A seed system is the economic and social mechanism by which farmers’ demands for seed and the various traits they provide are met by various possible sources of supply .

Two different types of seed systems (i.e. formal and informal) are widely known. The formal seed system is characterized by a clear chain of activities, usually starting with plant breeding and promotion of materials for formal variety release and maintenance. Regulations exist in this system to maintain variety identity and purity as well as guarantee physical, physiological and sanitary quality. Seed marketing takes place through officially recognized seed outlets, and by way of national agricultural research systems.

The informal seed system on the other hand embraces most other ways in which farmers access seed. The same functions of selection, multiplication, dissemination and storage take place in the informal system as in the formal, but they take place as integral parts of crop production rather than as discrete activities.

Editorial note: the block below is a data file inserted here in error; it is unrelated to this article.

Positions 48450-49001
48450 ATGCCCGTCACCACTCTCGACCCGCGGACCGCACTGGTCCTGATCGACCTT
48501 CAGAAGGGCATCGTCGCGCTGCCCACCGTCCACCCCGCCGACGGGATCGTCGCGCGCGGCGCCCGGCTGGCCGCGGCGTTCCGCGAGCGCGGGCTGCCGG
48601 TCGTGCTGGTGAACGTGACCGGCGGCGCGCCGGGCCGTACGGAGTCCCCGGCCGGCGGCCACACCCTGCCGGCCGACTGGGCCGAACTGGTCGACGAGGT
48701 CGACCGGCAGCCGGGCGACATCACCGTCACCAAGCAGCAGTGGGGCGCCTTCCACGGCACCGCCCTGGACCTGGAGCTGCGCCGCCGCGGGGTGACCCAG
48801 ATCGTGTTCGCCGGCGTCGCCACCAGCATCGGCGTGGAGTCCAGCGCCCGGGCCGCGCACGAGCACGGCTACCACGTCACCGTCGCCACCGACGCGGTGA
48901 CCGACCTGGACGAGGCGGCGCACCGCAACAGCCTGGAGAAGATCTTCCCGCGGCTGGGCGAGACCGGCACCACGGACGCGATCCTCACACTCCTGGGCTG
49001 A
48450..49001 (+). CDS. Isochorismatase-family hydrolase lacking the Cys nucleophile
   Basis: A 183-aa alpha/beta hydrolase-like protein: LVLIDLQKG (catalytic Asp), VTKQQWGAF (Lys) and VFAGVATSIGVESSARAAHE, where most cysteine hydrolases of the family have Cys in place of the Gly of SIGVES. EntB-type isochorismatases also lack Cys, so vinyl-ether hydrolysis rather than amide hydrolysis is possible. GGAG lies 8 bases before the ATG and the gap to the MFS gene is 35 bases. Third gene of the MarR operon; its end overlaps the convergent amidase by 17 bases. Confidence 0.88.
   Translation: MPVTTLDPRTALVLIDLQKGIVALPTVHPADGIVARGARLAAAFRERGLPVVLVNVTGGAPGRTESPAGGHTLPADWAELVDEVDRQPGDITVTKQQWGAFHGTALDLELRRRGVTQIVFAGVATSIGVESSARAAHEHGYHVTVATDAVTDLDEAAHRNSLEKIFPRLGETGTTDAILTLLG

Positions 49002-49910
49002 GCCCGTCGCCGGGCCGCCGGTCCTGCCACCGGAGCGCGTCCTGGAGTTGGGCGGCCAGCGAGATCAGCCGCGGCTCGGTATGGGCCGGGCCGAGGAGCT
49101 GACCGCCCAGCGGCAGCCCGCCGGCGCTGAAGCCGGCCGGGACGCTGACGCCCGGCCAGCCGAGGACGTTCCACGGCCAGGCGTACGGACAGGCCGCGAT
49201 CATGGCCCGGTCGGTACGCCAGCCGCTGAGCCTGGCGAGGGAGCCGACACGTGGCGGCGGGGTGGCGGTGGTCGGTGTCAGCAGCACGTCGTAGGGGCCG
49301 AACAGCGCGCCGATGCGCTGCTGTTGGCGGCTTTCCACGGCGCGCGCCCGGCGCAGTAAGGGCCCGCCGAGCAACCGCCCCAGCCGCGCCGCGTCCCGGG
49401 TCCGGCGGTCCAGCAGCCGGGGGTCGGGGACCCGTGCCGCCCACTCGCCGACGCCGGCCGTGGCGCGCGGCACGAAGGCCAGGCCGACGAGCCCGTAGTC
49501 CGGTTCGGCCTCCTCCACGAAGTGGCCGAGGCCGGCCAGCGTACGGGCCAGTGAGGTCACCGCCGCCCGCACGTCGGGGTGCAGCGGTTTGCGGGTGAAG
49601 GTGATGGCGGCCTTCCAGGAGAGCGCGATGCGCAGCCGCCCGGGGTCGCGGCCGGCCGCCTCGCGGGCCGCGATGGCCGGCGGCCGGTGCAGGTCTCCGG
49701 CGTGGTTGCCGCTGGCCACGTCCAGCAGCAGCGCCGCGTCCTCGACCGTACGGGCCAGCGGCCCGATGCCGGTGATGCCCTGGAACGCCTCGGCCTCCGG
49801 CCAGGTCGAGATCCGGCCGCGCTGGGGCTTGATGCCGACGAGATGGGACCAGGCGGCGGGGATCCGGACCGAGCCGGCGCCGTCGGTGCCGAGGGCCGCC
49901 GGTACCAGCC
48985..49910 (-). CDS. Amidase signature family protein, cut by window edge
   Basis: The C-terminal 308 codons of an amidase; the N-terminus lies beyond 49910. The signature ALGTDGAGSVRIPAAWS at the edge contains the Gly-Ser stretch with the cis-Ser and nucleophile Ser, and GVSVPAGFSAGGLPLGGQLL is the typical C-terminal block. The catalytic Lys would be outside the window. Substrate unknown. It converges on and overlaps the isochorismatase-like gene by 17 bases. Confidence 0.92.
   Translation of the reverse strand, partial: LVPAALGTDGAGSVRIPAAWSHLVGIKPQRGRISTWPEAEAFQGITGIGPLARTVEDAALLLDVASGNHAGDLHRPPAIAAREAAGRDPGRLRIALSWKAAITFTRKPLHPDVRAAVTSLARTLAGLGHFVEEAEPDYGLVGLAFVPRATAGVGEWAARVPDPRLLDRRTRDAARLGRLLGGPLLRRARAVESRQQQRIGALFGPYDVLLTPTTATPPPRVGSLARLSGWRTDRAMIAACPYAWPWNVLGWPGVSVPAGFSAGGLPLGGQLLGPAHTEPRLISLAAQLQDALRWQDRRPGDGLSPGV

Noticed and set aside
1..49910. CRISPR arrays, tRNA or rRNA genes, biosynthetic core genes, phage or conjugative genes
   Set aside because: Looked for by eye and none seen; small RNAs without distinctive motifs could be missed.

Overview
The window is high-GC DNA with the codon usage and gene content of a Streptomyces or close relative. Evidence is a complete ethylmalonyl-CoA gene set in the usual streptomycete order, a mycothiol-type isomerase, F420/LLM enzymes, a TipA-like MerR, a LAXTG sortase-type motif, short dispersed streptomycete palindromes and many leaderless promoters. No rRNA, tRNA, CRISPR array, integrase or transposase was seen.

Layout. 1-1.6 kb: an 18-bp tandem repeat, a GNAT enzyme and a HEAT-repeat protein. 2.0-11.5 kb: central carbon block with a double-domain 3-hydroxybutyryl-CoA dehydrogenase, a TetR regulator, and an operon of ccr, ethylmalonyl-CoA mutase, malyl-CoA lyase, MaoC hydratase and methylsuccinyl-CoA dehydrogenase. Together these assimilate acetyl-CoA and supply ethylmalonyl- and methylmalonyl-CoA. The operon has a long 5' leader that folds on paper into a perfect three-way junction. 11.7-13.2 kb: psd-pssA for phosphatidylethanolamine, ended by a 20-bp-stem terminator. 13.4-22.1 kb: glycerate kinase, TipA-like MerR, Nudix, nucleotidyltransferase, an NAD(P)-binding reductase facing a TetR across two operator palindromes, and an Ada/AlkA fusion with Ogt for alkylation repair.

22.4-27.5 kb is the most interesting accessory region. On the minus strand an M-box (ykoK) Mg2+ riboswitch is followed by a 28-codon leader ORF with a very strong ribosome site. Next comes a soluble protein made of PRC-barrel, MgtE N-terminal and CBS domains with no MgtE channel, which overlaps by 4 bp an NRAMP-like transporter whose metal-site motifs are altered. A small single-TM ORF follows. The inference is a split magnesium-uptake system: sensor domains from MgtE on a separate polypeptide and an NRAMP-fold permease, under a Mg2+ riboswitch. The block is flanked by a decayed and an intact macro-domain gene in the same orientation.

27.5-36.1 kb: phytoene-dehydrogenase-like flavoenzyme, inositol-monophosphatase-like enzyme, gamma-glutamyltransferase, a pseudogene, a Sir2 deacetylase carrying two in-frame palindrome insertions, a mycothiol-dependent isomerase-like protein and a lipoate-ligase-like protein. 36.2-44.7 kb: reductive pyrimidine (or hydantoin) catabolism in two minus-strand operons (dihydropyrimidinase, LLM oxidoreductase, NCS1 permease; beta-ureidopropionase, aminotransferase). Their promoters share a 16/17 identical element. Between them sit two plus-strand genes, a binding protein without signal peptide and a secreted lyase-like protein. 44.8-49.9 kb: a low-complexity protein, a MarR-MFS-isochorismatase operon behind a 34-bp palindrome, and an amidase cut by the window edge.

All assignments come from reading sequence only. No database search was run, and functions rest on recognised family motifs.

There is a growing recognition of a third type of seed system, the intermediate seed system. This system is characterized by entrepreneurial farmers and farmer groups that produce and market crops that are not covered by the formal seed system. In Uganda these groups are called Local Seed Businesses (LSBs) that produce Quality Declared Seed (QDS), which is inspected by the Ministry of Agriculture, but sold within their communities.

Kansiime, M. K., & Mastenbroek, A. (2016). Enhancing resilience of farmer seed system to climate-induced stresses: Insights from a case study in West Nile region, Uganda. Journal of Rural Studies, 47, 220–230.